On 23-11-1962, Shri Anand Swaroop learned counsel for Shamsher Singh Josh submitted that he was not in a position to take part in the defence of the case so long as Shamsher Singh did not give him proper instructions. The Tribunal however examined quite a number of witnesses on that day who were duly cross-examined by the counsel for the respondent. The case was then adjourned on 22-12-1962 when it was adjourned on the request of the counsel for Shamsher Singh Josh with an observation that the counsel should contact him in jail for receiving instructions. It was also pointed out that in a D. O. letter to the Home Secretary to Punjab Government it should be suggested that it would be expedient in the interest of justice if the detenu could be brought to a jail nearer the seat of the Tribunal. The proceedings were then adjourned to 12-1-1963. On that date the proceedings were again adjourned to 1-2-1963 when Shri G. S. Chawla informed the Court that he had since interviewed Shamsher Singh Josh and was accordingly posted with necessary instructions. Proceedings were in the circumstances adjourned to 12-2-1963 for the petitioner's evidence.
On 12-2-1963, after the statements of two witnesses in support of the election petition were recorded and the first question was put to the third witness Shri G. S. Chawla counsel for Shri Shamsher Sigh Josh withdrew from the proceedings saying that he had no instructions to take further part in it. According to the learned counsel he had been unable to obtain-instructions for cross-examination of the remaining witnesses because his client had to collect the necessary Jata from his friends and relations. Naturally therefore the witnesses for the petitioner were examined in the absence of the counsel for the respondent. The Tribunal of course did not accede to Mr. Chawla's request to adjourn the case as prayed. Six more witnesses were examined on that date in addition to the petitioner's own statement and his case was closed on the issues the onus of which was on the petitioner. The proceedings were then adjourned to 2-3-1963 with the words ' to come up for final hearing on 2-3-1963'.
On 28-2-1963, Shri G. S. Chawla learned counsel for Shamsher Singh Josh put in an application purporting to be under Order 9, Rule 7 and section 151, Civil Procedure Code, for setting aside the ex parte proceedings stating that the absence of his client was not without good cause because his client was under detention and he was handicapped being without instructions and, therefore, had to withdraw. He, therefore, prayed to be permitted to produce his defence witnesses and also to cross-examine the witness who had been examined during the counsel's absence. The proceedings being semi-criminal, the application proceeded, no evidence could be taken in the absence of the returned candidate when his counsel had withdrawn from the proceedings. This prayer was disallowed by the Tribunal on the ground that no good cause for the deliberate withdrawal of the counsel on 12-2-1963 had been shown but permission was granted to address arguments on the case. Support for the view taken by the Tribunal was sought from a decision of the Supreme Court in Sangram Singh v. Election Tribunal Kotah, ( S ) AIR 1955 SC 425.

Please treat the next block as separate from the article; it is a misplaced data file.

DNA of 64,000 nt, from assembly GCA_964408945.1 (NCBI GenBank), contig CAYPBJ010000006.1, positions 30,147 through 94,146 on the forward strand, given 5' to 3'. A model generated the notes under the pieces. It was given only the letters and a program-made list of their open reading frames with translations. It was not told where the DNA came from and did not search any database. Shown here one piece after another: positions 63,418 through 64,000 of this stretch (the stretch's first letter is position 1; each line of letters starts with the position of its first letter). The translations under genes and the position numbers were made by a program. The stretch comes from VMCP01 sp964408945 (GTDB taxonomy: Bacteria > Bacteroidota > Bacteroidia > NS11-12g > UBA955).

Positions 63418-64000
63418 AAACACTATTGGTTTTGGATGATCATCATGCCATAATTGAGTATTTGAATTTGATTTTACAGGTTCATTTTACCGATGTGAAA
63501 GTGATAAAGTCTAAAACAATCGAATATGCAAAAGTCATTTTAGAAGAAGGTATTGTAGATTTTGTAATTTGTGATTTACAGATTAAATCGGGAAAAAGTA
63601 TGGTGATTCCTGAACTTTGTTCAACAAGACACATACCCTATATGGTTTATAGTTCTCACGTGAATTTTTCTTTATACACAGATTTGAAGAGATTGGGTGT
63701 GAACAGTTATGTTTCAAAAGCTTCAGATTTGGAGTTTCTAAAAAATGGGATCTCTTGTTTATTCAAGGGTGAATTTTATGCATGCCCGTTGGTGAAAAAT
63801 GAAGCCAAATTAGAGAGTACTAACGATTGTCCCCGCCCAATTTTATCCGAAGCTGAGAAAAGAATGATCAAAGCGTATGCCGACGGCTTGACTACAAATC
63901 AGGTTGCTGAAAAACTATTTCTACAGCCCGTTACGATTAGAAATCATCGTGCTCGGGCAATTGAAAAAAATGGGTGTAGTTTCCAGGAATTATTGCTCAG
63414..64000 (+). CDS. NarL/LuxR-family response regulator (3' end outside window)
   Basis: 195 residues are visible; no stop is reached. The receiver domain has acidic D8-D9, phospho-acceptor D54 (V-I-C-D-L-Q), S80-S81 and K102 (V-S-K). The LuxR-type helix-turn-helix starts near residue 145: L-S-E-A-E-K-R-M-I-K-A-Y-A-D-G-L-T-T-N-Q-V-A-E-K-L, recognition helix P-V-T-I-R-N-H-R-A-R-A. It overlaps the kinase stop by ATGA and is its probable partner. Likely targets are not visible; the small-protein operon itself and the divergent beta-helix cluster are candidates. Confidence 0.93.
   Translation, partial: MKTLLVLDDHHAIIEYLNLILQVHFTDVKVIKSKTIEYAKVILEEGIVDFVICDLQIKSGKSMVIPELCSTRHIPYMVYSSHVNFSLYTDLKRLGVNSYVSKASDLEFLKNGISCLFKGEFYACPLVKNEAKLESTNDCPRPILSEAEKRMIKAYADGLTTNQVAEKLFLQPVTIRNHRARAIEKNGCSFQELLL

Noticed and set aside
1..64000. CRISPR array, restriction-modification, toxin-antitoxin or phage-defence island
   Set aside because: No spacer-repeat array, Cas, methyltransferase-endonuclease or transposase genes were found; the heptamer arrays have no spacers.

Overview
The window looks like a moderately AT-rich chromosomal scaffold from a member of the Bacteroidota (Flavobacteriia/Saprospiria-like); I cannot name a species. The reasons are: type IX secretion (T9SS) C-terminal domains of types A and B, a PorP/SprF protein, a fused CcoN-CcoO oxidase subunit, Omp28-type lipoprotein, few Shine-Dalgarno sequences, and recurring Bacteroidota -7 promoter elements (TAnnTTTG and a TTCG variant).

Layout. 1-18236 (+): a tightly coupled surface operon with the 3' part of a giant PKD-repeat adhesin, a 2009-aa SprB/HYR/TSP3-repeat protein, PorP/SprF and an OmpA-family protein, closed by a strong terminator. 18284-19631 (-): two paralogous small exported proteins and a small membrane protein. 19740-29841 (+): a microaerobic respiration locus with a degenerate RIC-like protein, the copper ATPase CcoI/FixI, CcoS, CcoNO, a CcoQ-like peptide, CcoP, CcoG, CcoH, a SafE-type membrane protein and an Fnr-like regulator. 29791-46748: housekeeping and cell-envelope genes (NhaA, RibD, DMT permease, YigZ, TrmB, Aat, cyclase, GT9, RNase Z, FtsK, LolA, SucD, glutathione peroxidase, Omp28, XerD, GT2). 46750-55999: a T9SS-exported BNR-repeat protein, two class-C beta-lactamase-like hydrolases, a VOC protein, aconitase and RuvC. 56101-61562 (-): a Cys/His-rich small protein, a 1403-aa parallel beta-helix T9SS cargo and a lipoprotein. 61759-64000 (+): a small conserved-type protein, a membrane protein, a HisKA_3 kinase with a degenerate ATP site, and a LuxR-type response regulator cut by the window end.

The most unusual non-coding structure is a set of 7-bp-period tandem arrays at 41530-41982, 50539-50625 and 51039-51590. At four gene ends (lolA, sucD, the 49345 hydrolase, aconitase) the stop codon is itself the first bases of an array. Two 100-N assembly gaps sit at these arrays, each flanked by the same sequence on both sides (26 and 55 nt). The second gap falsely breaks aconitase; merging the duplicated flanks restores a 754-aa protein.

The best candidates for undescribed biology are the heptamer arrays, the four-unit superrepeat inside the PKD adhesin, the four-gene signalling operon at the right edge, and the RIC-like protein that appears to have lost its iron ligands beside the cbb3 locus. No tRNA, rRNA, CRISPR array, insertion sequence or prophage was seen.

(5) It appears that an application under Art. 227 of the constitution was thereafter presented to this Court challenging the order of the Tribunal dated 12-3-1963 which was dismissed by a Division Bench of this Court: Civil Misc. No. 771 of 1963 (Punj). It is clear from the order in these proceedings that earlier a civil writ petition had been filed in this Court ( Civil Writ No. 291 of 1963 ) which had also been dismissed by the same Bench on the ground that it was improper to interfere at that stage; the writ petition was apparently directed against the order of the Tribunal dated 12-2-1963 and was dismissed in limine suggesting that the impugned order could be challenged on appeal. Presumably the proceedings before the Tribunal were stayed on account of the petition presented in this Court under Art. 227 of the Constitution, with the result that the election petition was finally disposed of only on 16-3-1964. The Division Bench disallowed the petition under Article 227 on 26-4-1963, but Shamsher Singh Josh respondent again approached the Tribunal on 10-6-1963 through his counsel for the review of its orders by which Josh was feeling aggrieved. In this application, it was stated that the Punjab Government had since permitted Josh to appear in the Tribunal on all future hearings on the Tribunal writing to the Government to that effect. This application was disallowed by the Tribunal on 5-9-1963, observing that it was not shown that the order dated 12-3-1963 was erroneous or that there was any other sufficient reason for reviewing the same. In the meanwhile on 9-10-1963, Josh was released from detention and on 23-10-1963, he again presented an application to the Tribunal with a prayer that he should now be allowed at least to give his own statement as a witness in defence of his case. The Tribunal again could not persuade itself to grant this prayer in view of its earlier orders.